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Justice Dept asks Facebook for private info from anti-Trump groups in warrants
The Justice Department is demanding the private Facebook account information of political activists as part of its investigation into violent Inauguration Day protests.
In three separate search warrants served to the social media giant in February, Trump administration lawyers sought troves of information from three Facebook users that include private messages and personal identifying information.
One of the users targeted by the warrants, Emmelia Talarico, who moderates the "disruptj20" Facebook page, intended to help organize Inauguration Day protests. In a court filing Thursday, the department said that if Facebook complies with Trump administration's demands, the government could gain access to the identities of about 6,000 other users, as well as her personal passwords and credit card information.
The other two warrants pertain to the individual Facebook accounts of two others, Lacy MacAuley and Legba Carrefour.
The American Civil Liberties Union of Washington, D.C., filed a motion to quash the warrants on Thursday, arguing that demands were unnecessarily broad and would require Facebook to provide the accounts' entire contents for a period of more than 90 days.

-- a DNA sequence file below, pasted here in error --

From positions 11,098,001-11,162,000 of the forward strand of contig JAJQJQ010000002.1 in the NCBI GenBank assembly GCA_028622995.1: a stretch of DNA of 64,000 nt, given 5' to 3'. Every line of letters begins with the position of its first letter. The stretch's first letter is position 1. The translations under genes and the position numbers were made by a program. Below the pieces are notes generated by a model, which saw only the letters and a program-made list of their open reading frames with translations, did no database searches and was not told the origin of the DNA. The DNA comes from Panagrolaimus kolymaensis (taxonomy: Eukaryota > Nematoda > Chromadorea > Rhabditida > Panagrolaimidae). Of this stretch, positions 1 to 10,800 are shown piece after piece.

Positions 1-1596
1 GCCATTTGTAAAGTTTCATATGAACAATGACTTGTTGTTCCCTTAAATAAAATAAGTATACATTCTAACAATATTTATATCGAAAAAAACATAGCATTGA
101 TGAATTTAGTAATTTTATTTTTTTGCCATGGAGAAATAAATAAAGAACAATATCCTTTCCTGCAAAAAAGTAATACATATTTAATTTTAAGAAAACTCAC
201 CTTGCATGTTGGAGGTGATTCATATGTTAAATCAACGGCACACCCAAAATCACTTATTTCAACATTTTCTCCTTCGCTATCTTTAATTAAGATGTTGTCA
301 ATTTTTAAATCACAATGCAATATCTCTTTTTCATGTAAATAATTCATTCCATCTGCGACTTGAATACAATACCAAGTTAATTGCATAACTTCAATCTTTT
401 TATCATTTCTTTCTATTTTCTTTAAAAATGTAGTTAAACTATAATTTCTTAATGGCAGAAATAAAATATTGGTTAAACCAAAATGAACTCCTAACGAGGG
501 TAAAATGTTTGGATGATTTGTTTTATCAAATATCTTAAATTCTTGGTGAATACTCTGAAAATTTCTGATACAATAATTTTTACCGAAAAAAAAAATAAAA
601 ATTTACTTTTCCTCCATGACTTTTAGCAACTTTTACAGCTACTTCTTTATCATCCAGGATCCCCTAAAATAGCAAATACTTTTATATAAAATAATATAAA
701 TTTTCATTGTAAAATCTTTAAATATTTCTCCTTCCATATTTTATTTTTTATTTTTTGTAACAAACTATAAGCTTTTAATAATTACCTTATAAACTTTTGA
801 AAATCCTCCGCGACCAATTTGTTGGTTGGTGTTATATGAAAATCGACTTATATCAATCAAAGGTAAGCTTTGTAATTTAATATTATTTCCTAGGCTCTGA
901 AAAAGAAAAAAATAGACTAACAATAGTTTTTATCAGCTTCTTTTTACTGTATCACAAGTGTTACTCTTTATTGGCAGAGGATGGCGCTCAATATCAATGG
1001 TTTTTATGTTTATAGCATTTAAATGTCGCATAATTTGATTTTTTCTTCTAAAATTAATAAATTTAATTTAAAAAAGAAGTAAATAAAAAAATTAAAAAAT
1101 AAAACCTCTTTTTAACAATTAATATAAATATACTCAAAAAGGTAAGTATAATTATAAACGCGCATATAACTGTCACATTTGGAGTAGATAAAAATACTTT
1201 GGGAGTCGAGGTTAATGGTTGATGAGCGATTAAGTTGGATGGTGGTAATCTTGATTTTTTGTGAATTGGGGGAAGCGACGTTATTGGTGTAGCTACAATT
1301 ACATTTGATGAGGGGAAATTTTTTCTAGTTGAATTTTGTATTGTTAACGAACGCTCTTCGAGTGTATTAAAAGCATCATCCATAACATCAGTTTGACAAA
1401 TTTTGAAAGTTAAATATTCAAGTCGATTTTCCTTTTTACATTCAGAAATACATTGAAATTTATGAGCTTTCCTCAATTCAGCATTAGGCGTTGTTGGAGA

"The warrants make no provision for avoiding or minimizing invasions into personal and associational/expression information, for preventing such information from being shared widely within the government, or for destroying irrelevant material when the investigation is concluded," the filing reads.
The Justice Department has issued a similar warrant to the web hosting platform DreamHost, seeking information on people who visited disruptj20.org.
Facebook challenged a gag order attached to the warrants earlier this year that barred the company from telling the users that their information was sought by federal law enforcement. The Justice Department eventually dropped that gag order.
"We successfully fought in court to be able to notify the three people whose broad account information was requested by the government," a Facebook spokesperson said in a statement. "We are grateful to the companies and civil society organizations that supported us in arguing for people's ability to learn about and challenge overly broad search warrants."
Updated at 3:13 p.m.